Ritalin Addiction: Adverse Effects & Treatment
Ritalin is a prescription medication commonly used for the treatment of attention-deficit/hyperactivity disorder (ADHD).1 While it is intended to be taken as prescribed, stimulants like Ritalin are commonly misused. In 2021, 3.7 million people aged 12 or older reported misusing prescription stimulants in the previous year.2
This page will cover what Ritalin is, Ritalin side effects, adverse health effects of Ritalin misuse, and provide treatment options for those experiencing Ritalin addiction.
What Is Ritalin (Methylphenidate)?
Ritalin is a brand name for the drug methylphenidate. It is prescribed to treat attention-deficit/hyperactivity disorder (ADHD) and narcolepsy.3 It has similar uses as the drug Adderall.1 These drugs are both central nervous system (CNS) stimulants.
Ritalin is classified as a Schedule II controlled substance by the Drug Enforcement Administration (DEA) because although it has medical uses, it also has a high potential for misuse that may result in dependence.4
Side Effects of Ritalin
Like other prescription drugs, Ritalin can be associated with several adverse effects in addition to its intended effects. Common Ritalin side effects include:3
- Rapid heart rate.
- Profuse sweating.
- Palpitations (abnormal heartbeat).
- Decreased appetite.
- Trouble sleeping.
- Stomach pain.
- Dry mouth.
Health Risks of Ritalin Misuse
The potential for certain health risks increases when Ritalin is misused. Ritalin misuse may include:1
- Taking a higher dose or more often than prescribed.
- Taking someone else’s prescribed Ritalin.
- Taking Ritalin for its effect only—to get high.
- Crushing tablets to dissolve and inject into a vein.
- Snorting or smoking crushed tablet powder.
Some health risks associated with Ritalin misuse include:3
- Increased blood pressure, heart rate, or respiratory rate.
- Increased sweating.
- Difficulty sleeping.
- Decreased appetite.
- Loss of coordination.
- Vomiting and/or abdominal pain.
- Flushed skin.
Can You Overdose On Ritalin?
Yes, you can overdose on Ritalin. When a person misuses prescription stimulants, an overdose can occur, and it may lead to a life-threatening bodily response or death.1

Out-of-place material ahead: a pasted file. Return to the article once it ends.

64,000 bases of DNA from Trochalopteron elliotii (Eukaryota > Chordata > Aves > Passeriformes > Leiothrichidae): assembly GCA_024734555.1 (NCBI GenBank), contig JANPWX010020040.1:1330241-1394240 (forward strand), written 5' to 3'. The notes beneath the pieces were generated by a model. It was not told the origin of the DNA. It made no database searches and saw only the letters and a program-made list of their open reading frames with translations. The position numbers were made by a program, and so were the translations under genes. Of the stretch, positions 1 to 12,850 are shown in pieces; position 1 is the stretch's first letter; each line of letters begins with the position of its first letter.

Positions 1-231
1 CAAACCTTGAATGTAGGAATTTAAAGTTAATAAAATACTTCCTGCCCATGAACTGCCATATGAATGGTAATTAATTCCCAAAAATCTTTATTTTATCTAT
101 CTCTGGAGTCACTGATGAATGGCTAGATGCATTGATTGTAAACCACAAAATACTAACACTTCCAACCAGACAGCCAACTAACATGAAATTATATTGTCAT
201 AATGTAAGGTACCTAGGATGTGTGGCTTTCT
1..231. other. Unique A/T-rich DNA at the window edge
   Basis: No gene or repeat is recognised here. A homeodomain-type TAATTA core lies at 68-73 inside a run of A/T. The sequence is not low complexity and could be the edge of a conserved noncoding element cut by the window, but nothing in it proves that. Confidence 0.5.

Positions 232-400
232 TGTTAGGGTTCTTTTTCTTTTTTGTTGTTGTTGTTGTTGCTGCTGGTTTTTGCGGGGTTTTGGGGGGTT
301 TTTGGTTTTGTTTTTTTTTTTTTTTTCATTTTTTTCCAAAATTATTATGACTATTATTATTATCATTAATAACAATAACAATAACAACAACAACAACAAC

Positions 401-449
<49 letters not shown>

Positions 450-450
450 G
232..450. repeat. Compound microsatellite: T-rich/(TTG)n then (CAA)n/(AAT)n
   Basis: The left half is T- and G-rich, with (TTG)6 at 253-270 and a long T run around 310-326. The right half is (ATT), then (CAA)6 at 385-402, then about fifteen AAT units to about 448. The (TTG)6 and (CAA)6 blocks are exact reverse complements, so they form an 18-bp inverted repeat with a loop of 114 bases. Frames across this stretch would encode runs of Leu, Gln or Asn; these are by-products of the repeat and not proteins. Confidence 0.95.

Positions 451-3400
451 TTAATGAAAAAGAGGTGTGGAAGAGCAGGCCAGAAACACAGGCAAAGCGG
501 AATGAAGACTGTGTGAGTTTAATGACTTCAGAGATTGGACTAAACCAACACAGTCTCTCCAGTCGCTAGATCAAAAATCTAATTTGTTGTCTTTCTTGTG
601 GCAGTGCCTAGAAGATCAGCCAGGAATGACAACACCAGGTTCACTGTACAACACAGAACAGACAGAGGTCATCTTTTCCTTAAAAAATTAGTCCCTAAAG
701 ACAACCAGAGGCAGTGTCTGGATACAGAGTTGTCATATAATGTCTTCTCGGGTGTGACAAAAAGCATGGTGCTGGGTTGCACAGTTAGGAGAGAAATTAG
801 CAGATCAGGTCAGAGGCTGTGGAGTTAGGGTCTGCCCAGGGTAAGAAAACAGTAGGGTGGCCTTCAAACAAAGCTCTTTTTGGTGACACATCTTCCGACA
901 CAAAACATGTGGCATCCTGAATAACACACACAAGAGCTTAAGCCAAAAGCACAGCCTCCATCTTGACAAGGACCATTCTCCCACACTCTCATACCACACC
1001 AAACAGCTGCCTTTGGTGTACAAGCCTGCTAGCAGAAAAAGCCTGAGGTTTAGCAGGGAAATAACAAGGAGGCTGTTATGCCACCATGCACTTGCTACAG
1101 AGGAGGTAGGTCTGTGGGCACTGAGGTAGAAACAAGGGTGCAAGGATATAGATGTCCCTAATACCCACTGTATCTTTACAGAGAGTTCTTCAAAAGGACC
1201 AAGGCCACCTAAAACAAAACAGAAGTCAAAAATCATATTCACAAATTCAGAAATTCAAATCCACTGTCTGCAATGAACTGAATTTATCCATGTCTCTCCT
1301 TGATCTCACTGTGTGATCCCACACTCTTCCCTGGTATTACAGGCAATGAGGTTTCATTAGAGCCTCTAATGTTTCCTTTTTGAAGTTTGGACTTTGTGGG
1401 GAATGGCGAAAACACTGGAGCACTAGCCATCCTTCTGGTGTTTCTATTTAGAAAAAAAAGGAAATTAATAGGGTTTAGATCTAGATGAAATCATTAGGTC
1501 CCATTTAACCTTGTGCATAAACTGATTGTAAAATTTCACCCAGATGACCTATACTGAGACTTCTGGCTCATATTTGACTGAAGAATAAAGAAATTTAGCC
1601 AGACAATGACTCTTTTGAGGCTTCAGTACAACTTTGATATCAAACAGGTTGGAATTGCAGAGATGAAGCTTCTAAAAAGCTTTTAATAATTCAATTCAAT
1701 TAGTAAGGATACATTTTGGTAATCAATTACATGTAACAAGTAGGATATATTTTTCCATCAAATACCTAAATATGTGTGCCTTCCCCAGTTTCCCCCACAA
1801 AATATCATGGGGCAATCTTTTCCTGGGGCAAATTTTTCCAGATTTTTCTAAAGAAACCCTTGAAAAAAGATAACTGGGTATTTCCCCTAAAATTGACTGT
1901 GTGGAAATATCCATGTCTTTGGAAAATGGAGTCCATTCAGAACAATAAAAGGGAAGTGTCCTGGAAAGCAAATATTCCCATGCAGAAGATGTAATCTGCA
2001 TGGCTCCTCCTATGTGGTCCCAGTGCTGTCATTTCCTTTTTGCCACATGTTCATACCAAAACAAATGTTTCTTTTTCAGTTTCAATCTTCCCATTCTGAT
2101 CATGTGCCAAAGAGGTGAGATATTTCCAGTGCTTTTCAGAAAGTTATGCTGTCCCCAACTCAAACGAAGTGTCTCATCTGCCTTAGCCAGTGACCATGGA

Additionally, when Ritalin misuse involves taking the stimulant in non-oral ways, such as intranasally (snorting), smoking, or injecting, there is an increased risk of overdose.5
Ritalin overdose symptoms may include:3
- Muscle twitching.
- Rapid heart rate.
- Irregular heartbeat.
- Nausea, vomiting, diarrhea.
Ritalin overdose may also result in convulsions, coma, and fatality.3
Is Ritalin Addictive?
Yes, Ritalin misuse can lead to a substance use disorder, also known as addiction. Addiction develops when a person continues to compulsively use a substance despite the negative consequences it results in.1
Prescription stimulants like Ritalin increase the activity of certain brain chemicals linked to reward, which can have reinforcing effects and drive the development of a substance use disorder.1
When a person misuses Ritalin for a long period, they may develop a physiological dependence on the substance. When they stop or drastically reduce the amount of the stimulant, they will likely experience withdrawal symptoms.1
Symptoms of Ritalin Withdrawal
Ritalin withdrawal symptoms can include:6
- Feelings of unhappiness or unease.
- Vivid, unpleasant dreams.
- Sleeping too much or too little.
- Increased appetite.
Although there are no specific FDA-approved medications for managing Ritalin withdrawal, it can be beneficial to seek professional help during and after the Ritalin withdrawal process.7
In rare cases, where stimulant withdrawal symptoms are severe, a supervised medical drug detox can provide comfort and safety. In more typical cases, a less intensive level of addiction treatment can adequately support a person’s recovery.7,8
Ritalin Addiction Treatment at Laguna
If you or a loved one are struggling with Ritalin addiction, effective treatment is available. Research shows therapies such as contingency management and cognitive behavioral therapy are effective in treating stimulant use disorders.1,7